Skip to main content
Email Print Share

Hollow iridium wire

A tiny, hollow iridium wire used as a reaction vessel for materials research

A tiny, hollow iridium wire used as a reaction vessel for materials research. The wire is only 1 millimeter in diameter, the hollow just over half a millimeter. Inside is yttrium aluminum garnet (YAG), a material important for laser devices. It can be melted and supercooled to a tiny glassy drop that reveals what scientists call density-driven phase separation--the same molten material solidifies in two ways. Small blobs scattered throughout the sample are not as dense as the matrix. The vertical line seen in the picture is a crack that formed during cooling.

Paul McMillan and colleagues at Arizona State University's Materials Research Group are researching new chemistry processes that involve the use of immense amounts of pressure to compress materials and alter their molecular structure. These processes are similar to what occurs to rocks and minerals deep within the Earth and other planets. The group focuses on chemical compositions that may provide new types of materials that could be used in emerging technologies. McMillan is trying to develop a new way of carrying out chemistry. Most processes for making new materials use temperatures and chemical composition as the variables. The use of pressure is virtually unknown.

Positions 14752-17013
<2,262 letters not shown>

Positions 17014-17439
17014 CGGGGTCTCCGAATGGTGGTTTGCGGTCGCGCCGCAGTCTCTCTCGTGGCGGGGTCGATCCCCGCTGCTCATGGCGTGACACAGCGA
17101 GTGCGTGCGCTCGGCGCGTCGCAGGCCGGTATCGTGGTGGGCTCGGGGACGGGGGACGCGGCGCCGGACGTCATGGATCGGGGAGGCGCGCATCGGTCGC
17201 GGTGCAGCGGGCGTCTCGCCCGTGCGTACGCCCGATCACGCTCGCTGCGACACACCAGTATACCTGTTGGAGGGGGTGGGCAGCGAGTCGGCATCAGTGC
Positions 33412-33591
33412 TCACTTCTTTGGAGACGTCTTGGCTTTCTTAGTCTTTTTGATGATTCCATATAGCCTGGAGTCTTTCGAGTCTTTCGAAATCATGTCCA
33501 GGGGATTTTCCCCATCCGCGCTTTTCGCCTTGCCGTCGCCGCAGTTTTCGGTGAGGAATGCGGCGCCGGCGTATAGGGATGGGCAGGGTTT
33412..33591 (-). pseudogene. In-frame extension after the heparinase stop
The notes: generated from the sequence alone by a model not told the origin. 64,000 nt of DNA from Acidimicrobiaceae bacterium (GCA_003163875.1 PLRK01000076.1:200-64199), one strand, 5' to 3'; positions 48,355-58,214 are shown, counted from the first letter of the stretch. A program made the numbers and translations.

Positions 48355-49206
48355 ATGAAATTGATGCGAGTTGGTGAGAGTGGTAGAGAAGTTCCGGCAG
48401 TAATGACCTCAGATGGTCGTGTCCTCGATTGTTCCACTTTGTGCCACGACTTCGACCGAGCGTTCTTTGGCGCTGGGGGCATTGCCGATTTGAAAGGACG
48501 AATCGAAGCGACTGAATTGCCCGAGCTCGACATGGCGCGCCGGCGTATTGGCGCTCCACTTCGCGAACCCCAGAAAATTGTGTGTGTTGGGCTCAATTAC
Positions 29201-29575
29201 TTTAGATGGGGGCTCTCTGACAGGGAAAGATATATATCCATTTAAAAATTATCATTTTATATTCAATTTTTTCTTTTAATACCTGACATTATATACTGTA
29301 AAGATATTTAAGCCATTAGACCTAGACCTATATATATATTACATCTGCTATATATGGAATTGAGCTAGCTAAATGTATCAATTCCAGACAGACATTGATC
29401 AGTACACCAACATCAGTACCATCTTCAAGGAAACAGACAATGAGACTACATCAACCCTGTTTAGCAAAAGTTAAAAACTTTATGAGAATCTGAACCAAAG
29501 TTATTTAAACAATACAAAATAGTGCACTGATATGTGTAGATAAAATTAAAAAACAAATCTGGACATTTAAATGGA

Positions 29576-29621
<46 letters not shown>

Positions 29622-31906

McMillan's research is supported by a grant from the National Science Foundation's Division of Materials Research.

Credit: Arizona State University

General Restrictions:
Images and other media in the National Science Foundation Multimedia Gallery are available for use in print and electronic material by NSF employees, members of the media, university staff, teachers and the general public. All media in the gallery are intended for personal, educational and nonprofit/non-commercial use only.

Images credited to the National Science Foundation, a federal agency, are in the public domain. The images were created by employees of the United States Government as part of their official duties or prepared by contractors as "works for hire" for NSF. You may freely use NSF-credited images and, at your discretion, credit NSF with a "Courtesy: National Science Foundation" notation. Additional information about general usage can be found in Conditions.

Also Available:
Download the high-resolution TIFF version of the image. (5 MB)

Use your mouse to right-click (Mac users may need to Ctrl-click) the link above and choose the option that will save the file or target to your computer.